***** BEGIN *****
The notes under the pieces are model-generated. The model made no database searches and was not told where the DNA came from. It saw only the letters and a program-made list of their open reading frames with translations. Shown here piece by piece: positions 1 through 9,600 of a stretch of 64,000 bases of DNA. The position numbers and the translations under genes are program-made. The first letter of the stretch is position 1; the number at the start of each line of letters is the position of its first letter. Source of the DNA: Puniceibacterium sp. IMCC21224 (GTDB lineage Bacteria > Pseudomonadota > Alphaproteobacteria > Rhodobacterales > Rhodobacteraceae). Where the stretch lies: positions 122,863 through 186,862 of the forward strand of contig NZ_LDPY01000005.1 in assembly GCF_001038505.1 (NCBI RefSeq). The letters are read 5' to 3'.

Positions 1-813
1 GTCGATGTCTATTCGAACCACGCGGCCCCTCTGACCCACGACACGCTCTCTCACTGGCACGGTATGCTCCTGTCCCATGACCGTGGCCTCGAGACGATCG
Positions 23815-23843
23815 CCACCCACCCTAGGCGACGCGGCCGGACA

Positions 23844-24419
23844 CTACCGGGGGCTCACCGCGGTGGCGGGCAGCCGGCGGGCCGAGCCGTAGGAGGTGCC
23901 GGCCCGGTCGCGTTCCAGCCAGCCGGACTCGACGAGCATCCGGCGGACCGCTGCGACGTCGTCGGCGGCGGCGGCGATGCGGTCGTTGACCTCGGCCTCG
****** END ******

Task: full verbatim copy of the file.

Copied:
The notes under the pieces are model-generated. The model made no database searches and was not told where the DNA came from. It saw only the letters and a program-made list of their open reading frames with translations. Shown here piece by piece: positions 1 through 9,600 of a stretch of 64,000 bases of DNA. The position numbers and the translations under genes are program-made. The first letter of the stretch is position 1; the number at the start of each line of letters is the position of its first letter. Source of the DNA: Puniceibacterium sp. IMCC21224 (GTDB lineage Bacteria > Pseudomonadota > Alphaproteobacteria > Rhodobacterales > Rhodobacteraceae). Where the stretch lies: positions 122,863 through 186,862 of the forward strand of contig NZ_LDPY01000005.1 in assembly GCF_001038505.1 (NCBI RefSeq). The letters are read 5' to 3'.

Positions 1-813
1 GTCGATGTCTATTCGAACCACGCGGCCCCTCTGACCCACGACACGCTCTCTCACTGGCACGGTATGCTCCTGTCCCATGACCGTGGCCTCGAGACGATCG
Positions 23815-23843
23815 CCACCCACCCTAGGCGACGCGGCCGGACA

Positions 23844-24419
23844 CTACCGGGGGCTCACCGCGGTGGCGGGCAGCCGGCGGGCCGAGCCGTAGGAGGTGCC
23901 GGCCCGGTCGCGTTCCAGCCAGCCGGACTCGACGAGCATCCGGCGGACCGCTGCGACGTCGTCGGCGGCGGCGGCGATGCGGTCGTTGACCTCGGCCTCG